I found a discussion here How do I get the number of confirmations on a transaction in geth or any other tool? that give the solution as:


I tried this formula and compared the value with the confirmation count returned by http://testnet.etherscan.io/api?module=account&action=txlist&address=0x4c... Both seems to match.

My question is how can this number be considered as confirmation? Is it the case of "longer it stays, bigger the confidence that it is genuine"?

  • Longer it stays, the more hashing power it would take to reverse it, so the more secure it becomes. (Rather than a case of it being genuine.) Commented Jul 25, 2016 at 15:44

1 Answer 1


Blockchains use a proof of x system to confirm the validity of a transaction by a random miner. The miner confirms that the source of the transaction is valid. He does so by looking at the block before the actual block and see if the transaction is valid. After the block is mined it gets confirmed by all the following miners and as long as the majority is not colluding the probability that the block is valid increases with each following mined block. Therefore the older a transaction in terms of blocknumber, the more validated it is.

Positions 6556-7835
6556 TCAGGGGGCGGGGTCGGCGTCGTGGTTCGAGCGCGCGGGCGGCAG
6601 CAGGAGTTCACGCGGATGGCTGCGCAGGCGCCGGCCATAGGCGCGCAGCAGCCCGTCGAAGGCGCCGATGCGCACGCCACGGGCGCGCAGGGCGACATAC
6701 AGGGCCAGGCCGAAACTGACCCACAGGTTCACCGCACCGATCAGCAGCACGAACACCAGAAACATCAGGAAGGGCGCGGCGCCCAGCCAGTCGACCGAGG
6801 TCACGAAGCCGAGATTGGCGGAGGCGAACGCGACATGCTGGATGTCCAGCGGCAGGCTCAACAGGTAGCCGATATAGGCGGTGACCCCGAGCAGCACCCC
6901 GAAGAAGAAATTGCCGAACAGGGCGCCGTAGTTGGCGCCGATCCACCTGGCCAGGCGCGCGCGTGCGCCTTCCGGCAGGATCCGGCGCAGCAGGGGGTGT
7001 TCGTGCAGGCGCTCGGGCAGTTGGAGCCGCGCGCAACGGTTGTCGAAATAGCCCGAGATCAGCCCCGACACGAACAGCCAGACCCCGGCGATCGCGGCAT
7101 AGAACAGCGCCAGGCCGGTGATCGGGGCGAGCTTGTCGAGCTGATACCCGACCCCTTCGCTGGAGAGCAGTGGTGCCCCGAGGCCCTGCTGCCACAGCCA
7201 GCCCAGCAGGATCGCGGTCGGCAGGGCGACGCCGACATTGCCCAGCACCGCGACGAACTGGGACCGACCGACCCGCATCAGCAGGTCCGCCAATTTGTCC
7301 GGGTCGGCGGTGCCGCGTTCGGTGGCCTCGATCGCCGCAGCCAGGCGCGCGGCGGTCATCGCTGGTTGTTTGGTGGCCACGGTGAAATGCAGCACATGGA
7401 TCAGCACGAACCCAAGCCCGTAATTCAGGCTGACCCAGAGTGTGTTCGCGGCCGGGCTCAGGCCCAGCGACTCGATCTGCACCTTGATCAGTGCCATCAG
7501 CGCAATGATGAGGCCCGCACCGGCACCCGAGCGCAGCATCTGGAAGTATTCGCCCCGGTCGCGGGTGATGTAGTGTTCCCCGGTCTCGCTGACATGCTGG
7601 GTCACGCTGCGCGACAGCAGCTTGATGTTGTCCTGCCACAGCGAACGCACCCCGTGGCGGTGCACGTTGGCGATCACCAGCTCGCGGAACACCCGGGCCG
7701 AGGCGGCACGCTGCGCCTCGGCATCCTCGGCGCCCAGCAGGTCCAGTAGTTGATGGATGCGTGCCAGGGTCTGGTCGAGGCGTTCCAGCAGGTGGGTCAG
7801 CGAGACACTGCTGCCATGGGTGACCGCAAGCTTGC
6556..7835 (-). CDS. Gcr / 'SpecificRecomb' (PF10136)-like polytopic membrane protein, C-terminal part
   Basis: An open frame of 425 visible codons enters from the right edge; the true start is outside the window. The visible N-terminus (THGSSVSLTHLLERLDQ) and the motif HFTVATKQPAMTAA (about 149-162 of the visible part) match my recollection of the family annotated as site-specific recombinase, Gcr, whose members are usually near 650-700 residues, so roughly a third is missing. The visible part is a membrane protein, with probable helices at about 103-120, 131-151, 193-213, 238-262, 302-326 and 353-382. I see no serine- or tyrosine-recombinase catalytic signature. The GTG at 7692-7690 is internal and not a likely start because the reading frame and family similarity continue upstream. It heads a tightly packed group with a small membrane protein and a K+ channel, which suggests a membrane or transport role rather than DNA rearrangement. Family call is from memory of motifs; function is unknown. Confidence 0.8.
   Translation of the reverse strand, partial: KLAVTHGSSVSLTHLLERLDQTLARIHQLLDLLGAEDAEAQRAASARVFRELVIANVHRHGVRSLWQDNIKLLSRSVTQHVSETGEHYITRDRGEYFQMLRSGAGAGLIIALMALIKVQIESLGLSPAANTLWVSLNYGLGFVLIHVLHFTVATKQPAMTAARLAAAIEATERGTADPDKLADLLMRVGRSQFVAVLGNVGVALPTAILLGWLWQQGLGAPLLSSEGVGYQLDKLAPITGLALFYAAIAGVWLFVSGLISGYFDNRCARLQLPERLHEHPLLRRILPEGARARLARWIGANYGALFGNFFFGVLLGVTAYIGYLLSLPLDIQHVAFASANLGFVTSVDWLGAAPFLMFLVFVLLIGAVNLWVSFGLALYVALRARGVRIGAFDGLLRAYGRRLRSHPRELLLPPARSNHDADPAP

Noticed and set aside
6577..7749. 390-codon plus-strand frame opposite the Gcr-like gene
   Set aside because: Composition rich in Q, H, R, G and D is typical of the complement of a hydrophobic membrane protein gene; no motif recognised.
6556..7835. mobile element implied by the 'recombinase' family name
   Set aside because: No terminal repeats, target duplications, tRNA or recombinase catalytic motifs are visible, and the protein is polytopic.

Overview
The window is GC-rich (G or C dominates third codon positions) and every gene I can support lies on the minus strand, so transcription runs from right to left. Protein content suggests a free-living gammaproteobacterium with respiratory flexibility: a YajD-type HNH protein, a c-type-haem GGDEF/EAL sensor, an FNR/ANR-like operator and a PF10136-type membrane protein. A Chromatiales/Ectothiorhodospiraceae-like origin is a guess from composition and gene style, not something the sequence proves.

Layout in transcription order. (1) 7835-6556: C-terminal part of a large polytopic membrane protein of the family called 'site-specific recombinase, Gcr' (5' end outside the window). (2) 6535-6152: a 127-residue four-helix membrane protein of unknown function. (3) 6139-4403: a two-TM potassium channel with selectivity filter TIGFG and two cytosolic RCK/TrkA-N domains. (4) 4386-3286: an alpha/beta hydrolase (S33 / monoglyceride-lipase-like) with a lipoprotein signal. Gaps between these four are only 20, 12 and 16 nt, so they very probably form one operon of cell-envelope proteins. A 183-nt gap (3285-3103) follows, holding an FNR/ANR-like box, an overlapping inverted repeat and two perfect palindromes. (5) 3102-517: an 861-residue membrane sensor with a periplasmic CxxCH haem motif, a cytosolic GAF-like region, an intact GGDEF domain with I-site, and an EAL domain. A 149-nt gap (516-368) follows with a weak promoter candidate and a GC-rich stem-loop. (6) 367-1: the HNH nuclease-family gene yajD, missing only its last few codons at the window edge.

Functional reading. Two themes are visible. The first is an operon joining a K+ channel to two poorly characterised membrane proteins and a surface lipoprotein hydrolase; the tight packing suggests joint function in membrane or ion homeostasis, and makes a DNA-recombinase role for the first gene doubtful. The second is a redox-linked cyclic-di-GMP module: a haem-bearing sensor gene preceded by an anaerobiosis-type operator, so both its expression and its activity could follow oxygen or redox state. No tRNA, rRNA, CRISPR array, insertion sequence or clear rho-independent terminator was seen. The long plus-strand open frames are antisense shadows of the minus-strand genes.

• 2
    So it is something like this - The idea is that, if my transaction was included in block number 100 (just assume) and the current block number is 160, it means 60 random miners accepted the block 100 as valid and added to that chain and so you can say that I have 60 confirmations. This is all about consensus. See also [Ethereum network transaction confirmation coverage] (ethereum.stackexchange.com/questions/6453/…)
    – devsubhro
    Commented Jul 26, 2016 at 6:26
  • 1
    exactly, this is what I mean Commented Jul 26, 2016 at 7:41
  • 1
    From How can a DApp detect a fork or chain reorganization using web3.js or additional libraries?, I think one should call getTransactionReceipt() just to make sure that the transaction is still there. If yes, then we can be sure that there was no fork and since more blocks has been added, now it is almost impossible to erase the transaction and we can accept it.
    – devsubhro
    Commented Jul 29, 2016 at 12:31
  • Can the confidence level be measured as a function of the number of blocks mined since the transaction? If yes, what exactly is the function? Commented Jun 18, 2018 at 15:26

Your Answer

By clicking “Post Your Answer”, you agree to our terms of service and acknowledge you have read our privacy policy.

Not the answer you're looking for? Browse other questions tagged or ask your own question.